It's been five years since Interpol became hipster darlings with "Turn on the Bright Lights," and in that time, the band has switched from high-profile indie label Matador to higher-profile major label Capitol and made the leap from clubs to larger venues. But Wednesday's show at a half-empty Agganis Arena showed a band that may be in danger of stalling out.
Of course, half-empty also means half-full, and if Interpol isn't quite arena-size yet, it certainly seemed to be headed in the right direction. Taking the stage enshrouded in blue lights and shadow, the band opened with the ominous wash of "Pioneer to the Falls." When the full band came in behind guitarist Daniel Kessler's pinging notes, the song became crystalline in its gloom.
The crisp snap of Sam Fogarino's drums served both to offset the airy reverb of the guitars and to push the songs forward. He and bassist Carlos D. provided some rhythmic complexity behind guitars that were almost entirely devoid of syncopation for the entire set, which reached its apex in the count-to-four push of "Mammoth."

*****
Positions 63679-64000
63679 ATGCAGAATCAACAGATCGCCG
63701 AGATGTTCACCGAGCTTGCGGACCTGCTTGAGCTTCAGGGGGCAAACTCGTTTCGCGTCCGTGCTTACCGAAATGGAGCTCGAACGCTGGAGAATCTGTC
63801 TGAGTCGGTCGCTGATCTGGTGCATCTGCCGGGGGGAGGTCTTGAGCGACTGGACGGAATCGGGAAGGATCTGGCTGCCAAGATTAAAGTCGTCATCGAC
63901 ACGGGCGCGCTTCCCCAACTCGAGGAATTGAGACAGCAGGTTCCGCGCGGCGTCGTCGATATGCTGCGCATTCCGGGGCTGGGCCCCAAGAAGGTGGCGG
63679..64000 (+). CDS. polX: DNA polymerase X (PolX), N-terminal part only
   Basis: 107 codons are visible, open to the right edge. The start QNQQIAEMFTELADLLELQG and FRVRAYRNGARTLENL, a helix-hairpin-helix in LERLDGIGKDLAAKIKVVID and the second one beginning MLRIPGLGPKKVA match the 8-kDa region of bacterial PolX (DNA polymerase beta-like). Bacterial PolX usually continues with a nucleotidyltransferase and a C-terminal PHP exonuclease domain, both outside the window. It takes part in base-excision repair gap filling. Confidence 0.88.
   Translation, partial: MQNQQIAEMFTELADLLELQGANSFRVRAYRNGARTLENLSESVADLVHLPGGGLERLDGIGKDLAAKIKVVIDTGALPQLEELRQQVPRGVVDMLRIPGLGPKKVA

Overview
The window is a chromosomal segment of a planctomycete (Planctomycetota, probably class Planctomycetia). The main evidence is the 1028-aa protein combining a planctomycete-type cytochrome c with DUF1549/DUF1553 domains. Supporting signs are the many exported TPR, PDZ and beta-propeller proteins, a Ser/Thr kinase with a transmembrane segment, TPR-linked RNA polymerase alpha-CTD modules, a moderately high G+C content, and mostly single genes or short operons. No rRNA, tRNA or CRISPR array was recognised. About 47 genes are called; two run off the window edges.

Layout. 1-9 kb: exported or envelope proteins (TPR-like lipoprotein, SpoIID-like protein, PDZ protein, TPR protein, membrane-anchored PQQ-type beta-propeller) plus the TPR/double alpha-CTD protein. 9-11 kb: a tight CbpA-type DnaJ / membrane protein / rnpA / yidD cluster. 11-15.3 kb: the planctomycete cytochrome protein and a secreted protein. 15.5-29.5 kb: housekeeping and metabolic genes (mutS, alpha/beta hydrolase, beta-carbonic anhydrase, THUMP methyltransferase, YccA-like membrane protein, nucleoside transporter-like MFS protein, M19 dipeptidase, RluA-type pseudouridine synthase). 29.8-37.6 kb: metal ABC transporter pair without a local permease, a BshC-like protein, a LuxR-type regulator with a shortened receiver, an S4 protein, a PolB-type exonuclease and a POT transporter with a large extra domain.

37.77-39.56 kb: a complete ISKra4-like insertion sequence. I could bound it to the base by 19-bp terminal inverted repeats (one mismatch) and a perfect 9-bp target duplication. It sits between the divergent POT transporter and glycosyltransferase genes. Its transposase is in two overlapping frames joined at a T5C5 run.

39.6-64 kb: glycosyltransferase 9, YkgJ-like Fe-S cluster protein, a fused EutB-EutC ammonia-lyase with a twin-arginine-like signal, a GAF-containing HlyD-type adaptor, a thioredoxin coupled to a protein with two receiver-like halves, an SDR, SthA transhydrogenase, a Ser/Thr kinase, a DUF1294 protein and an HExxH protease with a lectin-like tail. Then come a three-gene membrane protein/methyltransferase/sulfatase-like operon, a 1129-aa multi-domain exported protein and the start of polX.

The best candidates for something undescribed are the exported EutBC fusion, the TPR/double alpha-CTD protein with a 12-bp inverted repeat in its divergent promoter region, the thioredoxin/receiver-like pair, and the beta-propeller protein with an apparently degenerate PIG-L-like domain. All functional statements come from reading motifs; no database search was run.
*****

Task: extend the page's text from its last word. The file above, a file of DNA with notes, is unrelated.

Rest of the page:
The unwavering straightforwardness of the guitars was echoed in Paul Banks's singing. Throaty and nasal at once, his vocals were essentially immobile, staying at one emotional pitch all night. It didn't matter whether the band was playing the atmospheric "NYC" or more aggressive songs like "The Heinrich Maneuver" and "PDA." Banks sang them all the same way.
But there were still fine distinctions between songs that otherwise sounded built from identical parts. "Pace Is the Trick" revisited the pings and heart-murmur drumbeat of "Pioneer" with a touch more romance, while "Obstacle 1" got an immediate encore in the form of the less-slashing "Strangers in the Night." Whether they were signs that Interpol is either capable of spinning endless subtle variations on its sound or beginning to run out of ideas, for the moment it worked.
Liars opened with a set of almost textbook art-snob pretentiousness. The inchoate drones and drum-fiesta rumbles led by self-serious frontman Angus Andrew might have played better on a smaller club stage, but they fell flat in an arena.